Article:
RSS Feed

Category Archives: Ancient Language

Greek words for love, in context

A while ago, I tallied up the Latin words for kill. Today I’m doing something different: I’ll be studying the Greek words for love. Can I hear an “aww” from the audience? Or… was that a sigh of impatience?

010 agape_detail

Because to be honest, I’m tired of people talking about the Greek words for love.  It’s a staple of church sermons, and I think in the course of time a lot of misconceptions have developed around the Greek words. Etymology (or often folk-etymology) is one of the oldest rhetorical devices for moving into a meditative discussion of the “real”, “true” or “original” concepts behind words. Talking about the concepts is good, but I’d like it if people made less fudgey mistakes about the language in the process. What I take issue with is the unwary and unthinking focus on the exact meanings of individual words outside of their context. And the endless talk of two Greek verbs for love, agapaō and phileō, is possibly the most meticulously bungled case of them all.

Because no matter what language you speak, love makes more sense in context than on a vocab list. Let’s explore.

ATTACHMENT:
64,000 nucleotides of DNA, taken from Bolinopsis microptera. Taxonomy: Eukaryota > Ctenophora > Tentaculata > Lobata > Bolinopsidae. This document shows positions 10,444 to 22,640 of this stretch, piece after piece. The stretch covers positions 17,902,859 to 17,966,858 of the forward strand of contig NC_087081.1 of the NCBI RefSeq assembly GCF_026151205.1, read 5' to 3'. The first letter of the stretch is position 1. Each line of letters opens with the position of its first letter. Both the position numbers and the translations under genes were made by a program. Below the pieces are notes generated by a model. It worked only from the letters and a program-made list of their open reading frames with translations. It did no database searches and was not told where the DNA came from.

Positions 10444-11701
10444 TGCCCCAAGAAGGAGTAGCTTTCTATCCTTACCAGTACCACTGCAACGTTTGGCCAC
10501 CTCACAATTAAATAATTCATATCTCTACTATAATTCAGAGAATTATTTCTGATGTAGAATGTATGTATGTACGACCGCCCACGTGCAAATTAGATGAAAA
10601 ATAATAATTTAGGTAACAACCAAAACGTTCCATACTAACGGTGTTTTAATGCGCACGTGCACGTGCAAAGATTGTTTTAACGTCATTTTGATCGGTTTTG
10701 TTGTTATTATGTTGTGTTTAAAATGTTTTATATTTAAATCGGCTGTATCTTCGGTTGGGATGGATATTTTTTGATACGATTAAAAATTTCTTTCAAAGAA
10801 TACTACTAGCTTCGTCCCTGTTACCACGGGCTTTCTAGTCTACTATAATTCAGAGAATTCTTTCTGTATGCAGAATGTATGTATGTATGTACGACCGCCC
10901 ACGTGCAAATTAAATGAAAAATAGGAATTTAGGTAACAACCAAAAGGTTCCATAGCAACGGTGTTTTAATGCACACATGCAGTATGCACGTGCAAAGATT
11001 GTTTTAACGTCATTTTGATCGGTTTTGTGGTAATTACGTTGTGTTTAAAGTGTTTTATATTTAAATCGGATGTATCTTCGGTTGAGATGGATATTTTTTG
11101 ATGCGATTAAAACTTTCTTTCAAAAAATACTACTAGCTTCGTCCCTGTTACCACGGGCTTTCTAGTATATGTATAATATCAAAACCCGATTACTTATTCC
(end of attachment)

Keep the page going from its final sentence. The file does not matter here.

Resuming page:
Continue reading →

How to beg for mercy in Latin

Posted on
How to beg for mercy in Latin

What do you do when you have committed a sacrilege, when the Emperor has overheard your snide remark,[1] when you handed in your essay late, or you forgot to attend a meeting with your superior? You may have offended a higher power, who would rightly chastise you for your misdeeds. You must now avail yourself of this person’s mercy and hope to quickly mend the breach in your friendship.

If that is the case, you’ll want to apologise for your mistake. But what better language to ask for mercy in than Latin?

Continue reading →

Far too many Latin words for kill

Posted on
Far too many Latin words for kill

How many words does Latin have for kill? One of the quirky, somewhat morbid attractions of Latin is that it has many, many words for kill. If you’ve ever studied Latin, you’ll probably remember interficere and necāre, two very classic verbs for kill. But it seems that the more literature you read, the more creative the language gets when it talks about killing. As far as I’m aware, no one on the internet has yet attempted to compile a list of Latin verbs meaning “to kill” longer than about five or six words, or tried to convey a sense of their shades of meaning. So! After much sifting through Perseus’ Latin word study tool, I have here thirty-three words where “kill” is either a primary or a secondary meaning. I’ve also tried to give a potted history of each word, and a little taste of their semantic range.

Feast your deadly curiosity!

Continue reading →

A word in Latin

Posted on

fritillus, -ī m dice box.

Example sentence:

Marcus shook the dice box again. “Argh!” he said. “The lowest roll possible!”

Marcus iterum fritillum iecit. “Heu!” inquit. “Canis!”

A word in Latin

Posted on

pūnītor, -ōris m avenger.

Example sentence:

“Have you seen the new Avengers movie?”
“No, I haven’t even seen the first one.”

“vidistine pelilculam cinematographicam novam ‘Punitores’?”
“immo, peliculam cinematographicam primam etiam non vidi.”